Here we were this past February, minding our own business amid a typically rainy climate here in Douglas County.

Then, it happened.

It snowed. A lot.

I’m going to refrain from calling it the aptly-named “Snowmagedden” since I’ve spent much of my life in Colorado, so the piles of excess snow on the roads we got weren’t that big of a deal to me. But watching people raid grocery stores, ransack fast-food places and pick up the pieces from the thousands of uprooted trees and snapped tree limbs across the area seemingly gave people a glimpse of what an apocalypse might look like.

Everyone, it seemed, was caught off guard.

Now? There’s no excuse.

Granted, there’s not much we can do about the uprooted trees and tree limbs — we can’t just up and replace the soil, terrain and vegetation in an area. We can, however, be prepared for another — ahem — snowstorm, weather you’re headed up Highway 138 to brave the elements in the tent or hunkering down in your home. Oh, and driving places is pretty much required here, so knowing how to do that correctly on snowpacked roads would be helpful.

You could spend a lot of money getting everything you’d need — I’m sure hundreds, or evem thouands, of people out there did — but there’s plenty of ways to prep yourself on the cheap. That’s kind of the personality of people here. If wallet gripping were an Olympic sport, we’d sweep the medal stand.

But like most things, higher price means higher quality. It’s just a matter of knowing what’s worth shelling out money for and making the right decisions.

Without further adieu:


SOME IDEAL ITEMS: Mummy sleeping bag; stainless steel water bottle with an insulator; foam sleeping pad; wool-based socks, gloves and hats; nutrient-dense or dehydrated snacks; shovel; hand warmers; fire-starting kindling and/or fire wood; Two- to four-person tent.

NECESSITIES: All of the above except for hand warmers.

KEY POINTS: Making sure of the material on the sleeping bag is a big key. Having a cotton sleeping bag in cold and wet conditions is a sure formula for being miserable at night. Having a waterproof mummy sleeping bag that covers the head but still provides breathability and a warmth rating of 10 degrees or lower is huge. This past week, they were listed for as low as $35.99 for a Imountek 4 bag at Walmart or as high as $299.99 for a Marmot Never Summer bag at Amazon. ... Having a sleeping pad helps with comfort not only with padding to sleep on, but warmth. You’re sleeping on a foam pad, which is substantially better than frozen dirt. ... if you don’t have an established fire pit to work with, it’s not a bad idea to grab some rocks in the area, and your shovel, and make one if you can. Having that encloses the fire to make it hotter and protects from wind gusts. ... Close quarters means more comfort in extreme cold, and keeping close at night is a good way to use what space you have to your advantage.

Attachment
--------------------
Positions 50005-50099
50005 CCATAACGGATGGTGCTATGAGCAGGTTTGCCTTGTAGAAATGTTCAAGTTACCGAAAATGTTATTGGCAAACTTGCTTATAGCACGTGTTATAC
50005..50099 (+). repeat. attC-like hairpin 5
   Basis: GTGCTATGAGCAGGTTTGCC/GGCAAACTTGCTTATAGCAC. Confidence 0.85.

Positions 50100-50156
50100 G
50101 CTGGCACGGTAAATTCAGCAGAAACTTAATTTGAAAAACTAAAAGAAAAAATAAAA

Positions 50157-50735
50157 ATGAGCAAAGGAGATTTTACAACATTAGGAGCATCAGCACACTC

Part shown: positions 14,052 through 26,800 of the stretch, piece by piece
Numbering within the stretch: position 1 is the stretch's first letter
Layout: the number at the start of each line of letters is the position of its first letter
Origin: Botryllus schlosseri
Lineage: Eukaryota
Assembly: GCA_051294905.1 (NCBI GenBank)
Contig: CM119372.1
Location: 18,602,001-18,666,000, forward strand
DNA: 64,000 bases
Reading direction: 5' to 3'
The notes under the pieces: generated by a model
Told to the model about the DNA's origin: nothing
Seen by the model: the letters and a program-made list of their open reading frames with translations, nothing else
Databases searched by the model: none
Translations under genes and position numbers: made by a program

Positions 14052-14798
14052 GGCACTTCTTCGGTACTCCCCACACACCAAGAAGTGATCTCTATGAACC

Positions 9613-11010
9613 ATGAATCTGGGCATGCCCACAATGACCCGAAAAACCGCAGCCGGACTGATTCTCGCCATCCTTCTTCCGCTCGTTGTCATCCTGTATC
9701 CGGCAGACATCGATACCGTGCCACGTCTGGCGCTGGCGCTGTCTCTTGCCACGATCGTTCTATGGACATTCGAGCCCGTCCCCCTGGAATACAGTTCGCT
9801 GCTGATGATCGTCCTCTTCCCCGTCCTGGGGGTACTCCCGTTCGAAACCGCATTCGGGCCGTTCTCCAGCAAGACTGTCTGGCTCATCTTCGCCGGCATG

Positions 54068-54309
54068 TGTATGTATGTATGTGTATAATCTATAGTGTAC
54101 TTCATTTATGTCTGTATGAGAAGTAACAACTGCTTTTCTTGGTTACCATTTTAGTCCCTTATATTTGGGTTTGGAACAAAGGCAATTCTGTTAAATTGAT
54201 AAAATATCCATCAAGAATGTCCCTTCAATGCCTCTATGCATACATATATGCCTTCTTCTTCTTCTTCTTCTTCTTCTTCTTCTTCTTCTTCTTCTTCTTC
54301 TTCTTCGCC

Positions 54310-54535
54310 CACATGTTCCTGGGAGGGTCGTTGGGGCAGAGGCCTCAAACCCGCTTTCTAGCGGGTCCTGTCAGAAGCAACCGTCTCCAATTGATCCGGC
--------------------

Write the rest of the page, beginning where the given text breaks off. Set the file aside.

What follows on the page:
BONUS POINTS: If you’re camping in a place with heavy snowpack and you’re not claustrophobic, building a snow cave would be an option. Tents need flat, dry surfaces, and those can be hard to come by in snowdrift country. Plus, tents typically don’t stay very warm at night in a below-freezing environment. Snow caves, on the other hand, offer shelter from arctic winds and the opportunity to sleep at a comfy 32-degrees Fahrenheit. A quick tutorial on how to build on can be found here:


SOME IDEAL ITEMS: Tire chains; triangle reflectors; traction pads; all-weather tires; thermal blankets; wool-based socks, gloves and hats; nutrient-dense or dehydrated snacks; jumper cables; ice scraper/brush; shovel.

NECESSITIES: Triangle reflectors; traction pads; ice scraper; jumper cables.